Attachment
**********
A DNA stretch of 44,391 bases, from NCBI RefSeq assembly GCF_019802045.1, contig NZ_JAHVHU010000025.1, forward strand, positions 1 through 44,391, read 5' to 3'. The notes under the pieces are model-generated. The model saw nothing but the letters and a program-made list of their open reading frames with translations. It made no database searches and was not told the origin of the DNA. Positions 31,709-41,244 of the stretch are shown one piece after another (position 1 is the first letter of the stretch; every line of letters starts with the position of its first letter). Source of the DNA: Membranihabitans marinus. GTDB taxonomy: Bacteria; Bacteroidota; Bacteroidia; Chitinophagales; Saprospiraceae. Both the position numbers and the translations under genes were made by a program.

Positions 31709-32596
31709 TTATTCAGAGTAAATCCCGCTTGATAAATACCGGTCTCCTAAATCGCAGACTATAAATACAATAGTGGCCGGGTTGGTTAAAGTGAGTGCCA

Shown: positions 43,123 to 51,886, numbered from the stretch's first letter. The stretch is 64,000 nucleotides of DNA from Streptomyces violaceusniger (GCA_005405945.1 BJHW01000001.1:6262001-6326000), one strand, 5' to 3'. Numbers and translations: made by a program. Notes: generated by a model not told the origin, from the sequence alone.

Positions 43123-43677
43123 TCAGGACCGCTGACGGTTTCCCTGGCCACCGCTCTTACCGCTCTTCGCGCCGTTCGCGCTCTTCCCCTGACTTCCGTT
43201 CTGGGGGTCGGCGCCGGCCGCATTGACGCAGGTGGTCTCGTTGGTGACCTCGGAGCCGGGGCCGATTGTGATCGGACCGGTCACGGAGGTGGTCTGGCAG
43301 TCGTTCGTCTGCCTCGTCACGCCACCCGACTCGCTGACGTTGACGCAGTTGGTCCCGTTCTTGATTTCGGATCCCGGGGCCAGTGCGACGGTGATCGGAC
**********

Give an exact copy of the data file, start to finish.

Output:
A DNA stretch of 44,391 bases, from NCBI RefSeq assembly GCF_019802045.1, contig NZ_JAHVHU010000025.1, forward strand, positions 1 through 44,391, read 5' to 3'. The notes under the pieces are model-generated. The model saw nothing but the letters and a program-made list of their open reading frames with translations. It made no database searches and was not told the origin of the DNA. Positions 31,709-41,244 of the stretch are shown one piece after another (position 1 is the first letter of the stretch; every line of letters starts with the position of its first letter). Source of the DNA: Membranihabitans marinus. GTDB taxonomy: Bacteria; Bacteroidota; Bacteroidia; Chitinophagales; Saprospiraceae. Both the position numbers and the translations under genes were made by a program.

Positions 31709-32596
31709 TTATTCAGAGTAAATCCCGCTTGATAAATACCGGTCTCCTAAATCGCAGACTATAAATACAATAGTGGCCGGGTTGGTTAAAGTGAGTGCCA

Shown: positions 43,123 to 51,886, numbered from the stretch's first letter. The stretch is 64,000 nucleotides of DNA from Streptomyces violaceusniger (GCA_005405945.1 BJHW01000001.1:6262001-6326000), one strand, 5' to 3'. Numbers and translations: made by a program. Notes: generated by a model not told the origin, from the sequence alone.

Positions 43123-43677
43123 TCAGGACCGCTGACGGTTTCCCTGGCCACCGCTCTTACCGCTCTTCGCGCCGTTCGCGCTCTTCCCCTGACTTCCGTT
43201 CTGGGGGTCGGCGCCGGCCGCATTGACGCAGGTGGTCTCGTTGGTGACCTCGGAGCCGGGGCCGATTGTGATCGGACCGGTCACGGAGGTGGTCTGGCAG
43301 TCGTTCGTCTGCCTCGTCACGCCACCCGACTCGCTGACGTTGACGCAGTTGGTCCCGTTCTTGATTTCGGATCCCGGGGCCAGTGCGACGGTGATCGGAC